Best Of Chicago

A Beach For Every Bum: Best Chicago Beaches

August 13, 2011 6:00 AM

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(credit: Scott Olson/Getty Images))

(credit: Scott Olson/Getty Images))

We’re so spoiled living on big, beautiful Lake Michigan. Sure, the water is usually freezing, but nothing beats a day at the beach. All 28 miles of Chicago lakefront are managed by the Chicago Park District and are free and open to the public. Before you head out for the day, check out beach conditions at!

Here are my picks for the Top Chicago Beaches – guaranteed to make for an excellent lazy day at the lake.

82128104 A Beach For Every Bum: Best Chicago Beaches

(credit: Scott Olson/Getty Images))

North Avenue Beach

1600 North Lake Shore Drive

Sure, it can be crowded, but that’s what makes for the fantastic people watching. North Avenue Beach boasts amazing skyline views and a nice expanse of sand for sunning. Castaways, the beach house shaped like a boat, is your go-to place for a drink and a cover band. Bring your volleyball and jump into a game, or grab a beer and a sun visor and find a place in the crowd to catch the annual Air & Water show (August 20 – 21, Watch out for the busy pathways: passerbys have been known to get caught up in oncoming bikers and rollerbladers.

foster beach A Beach For Every Bum: Best Chicago Beaches


Foster Avenue Beach

5200 North Lake Shore Drive

This beach is the kid friendliest of them all. Easy parking and a handicap access ramp to the beach makes it possible to drive the buggy right up to the lakefront. Foster Avenue Beach is less crowded with a family atmosphere and vigilant lifeguards. Outdoor showers mean you won’t drag the beach back into your car. At a hut steps from the beach house, you can rent bikes and boardwalk bicycles built for the entire family – a long and less populated pathway is perfect for riding on south to the next beach (Montrose Beach) and back. Bring some dollar bills for cotton candy and paletas (Mexican style fruity ice popsicles).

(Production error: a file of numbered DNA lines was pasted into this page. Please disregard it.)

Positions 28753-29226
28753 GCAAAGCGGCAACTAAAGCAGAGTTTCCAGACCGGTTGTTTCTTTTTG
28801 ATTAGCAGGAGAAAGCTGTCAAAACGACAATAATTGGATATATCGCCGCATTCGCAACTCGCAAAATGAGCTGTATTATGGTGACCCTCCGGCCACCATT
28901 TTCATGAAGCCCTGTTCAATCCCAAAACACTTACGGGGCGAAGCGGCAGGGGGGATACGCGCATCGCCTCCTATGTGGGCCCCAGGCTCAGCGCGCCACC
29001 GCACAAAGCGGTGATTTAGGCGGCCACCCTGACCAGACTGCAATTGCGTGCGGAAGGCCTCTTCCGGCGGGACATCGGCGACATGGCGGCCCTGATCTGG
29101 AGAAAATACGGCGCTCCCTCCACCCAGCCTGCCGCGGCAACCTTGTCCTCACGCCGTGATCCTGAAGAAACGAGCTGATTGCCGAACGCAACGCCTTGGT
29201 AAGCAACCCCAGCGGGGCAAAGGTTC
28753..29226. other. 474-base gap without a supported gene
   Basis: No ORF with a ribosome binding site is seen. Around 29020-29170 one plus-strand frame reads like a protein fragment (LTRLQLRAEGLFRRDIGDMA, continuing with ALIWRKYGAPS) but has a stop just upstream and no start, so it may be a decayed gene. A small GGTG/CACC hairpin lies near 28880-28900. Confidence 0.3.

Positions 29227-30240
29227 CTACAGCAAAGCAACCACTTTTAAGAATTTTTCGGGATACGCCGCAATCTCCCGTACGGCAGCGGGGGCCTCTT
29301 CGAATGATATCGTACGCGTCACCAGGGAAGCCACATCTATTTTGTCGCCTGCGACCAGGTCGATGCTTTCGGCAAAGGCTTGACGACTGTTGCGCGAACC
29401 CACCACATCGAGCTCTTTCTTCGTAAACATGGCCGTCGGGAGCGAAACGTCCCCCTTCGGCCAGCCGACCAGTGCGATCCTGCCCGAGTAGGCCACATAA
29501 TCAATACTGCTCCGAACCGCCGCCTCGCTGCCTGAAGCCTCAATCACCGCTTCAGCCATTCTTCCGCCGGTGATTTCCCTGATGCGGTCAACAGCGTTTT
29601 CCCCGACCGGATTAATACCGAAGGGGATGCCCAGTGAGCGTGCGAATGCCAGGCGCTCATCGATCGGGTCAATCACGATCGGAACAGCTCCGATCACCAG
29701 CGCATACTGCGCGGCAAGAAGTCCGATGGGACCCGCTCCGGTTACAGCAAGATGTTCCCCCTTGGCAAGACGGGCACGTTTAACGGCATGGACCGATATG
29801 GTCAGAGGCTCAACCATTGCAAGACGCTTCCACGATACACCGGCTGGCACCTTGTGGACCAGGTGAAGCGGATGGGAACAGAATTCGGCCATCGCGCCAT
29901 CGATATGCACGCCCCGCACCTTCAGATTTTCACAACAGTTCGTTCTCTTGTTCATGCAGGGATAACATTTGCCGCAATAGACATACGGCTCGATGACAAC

south shore  grand par 14705 image 0 0 1 A Beach For Every Bum: Best Chicago Beaches


Rainbow Beach

3111 East 77th Street 

Home of the tumultuous 1961 “freedom wade-in,” this peaceful beach captures the city skyline in its viewfinder. Not too crowded and never too crazy (a la North Avenue or Hollywood Beach) it’s another good choice for families. Metered parking and handicap accessible. Bring a picnic to enjoy under the shade of a tree at the adjacent Rainbow Beach Park.

74330950 A Beach For Every Bum: Best Chicago Beaches

(credit: Scott Olson/Getty Images)

Oak Street Beach

1000 North Lake Shore Drive

Shop the boutiques on Oak Street then head to this beach, nestled in a lakeside corner of the Gold Coast. Enjoy the city’s architecture on one side and the seemingly never-ending lake horizon on the other. Another good spot for people watching, Oak Street Beach turns a yet little more South beach when the fake palm trees are installed early every summer.

Amy Bocchetta is a writer, a teacher, and a mom to two kids. She lives in the city and blogs at
View Comments
  • Felix Cartagena

    Let’s get it straight; there are no beaches in Chicago. Just because sand was placed there, and there is a body of water where some people choose to swim in it, does not qualify it as a beach. True beaches have palm trees, ocean natural-salty water, sea shells, and many other Mother-Nature blessings a pitiful lake does not provide. Let’s call a spade a spade. Stop lying to the audience and to yourselves. Got did not create an ocean in Chicago. God created what needs to be called a lake.

    • Kelly

      I honestly prefer the lake over any ocean for beaching. Salt water is the worst to swim in. Euuch,

  • Mary Luque

    Sand IS natural to our Chicago shoreline: here is an except of an article that you need to read. Read the entire article here:

    “[Montrose] is only unique because all the dunes that used to be in the city were destroyed as the city grew,” said Michael Chrzastowski of the Illinois State Geological Survey. “They have all been bulldozed away.”
    At only 8 to 12 feet high, the dune systems on the western shores of Lake Michigan are unimpressive compared to dunes towering hundreds of feet in Indiana and Michigan.

  • Mary Luque


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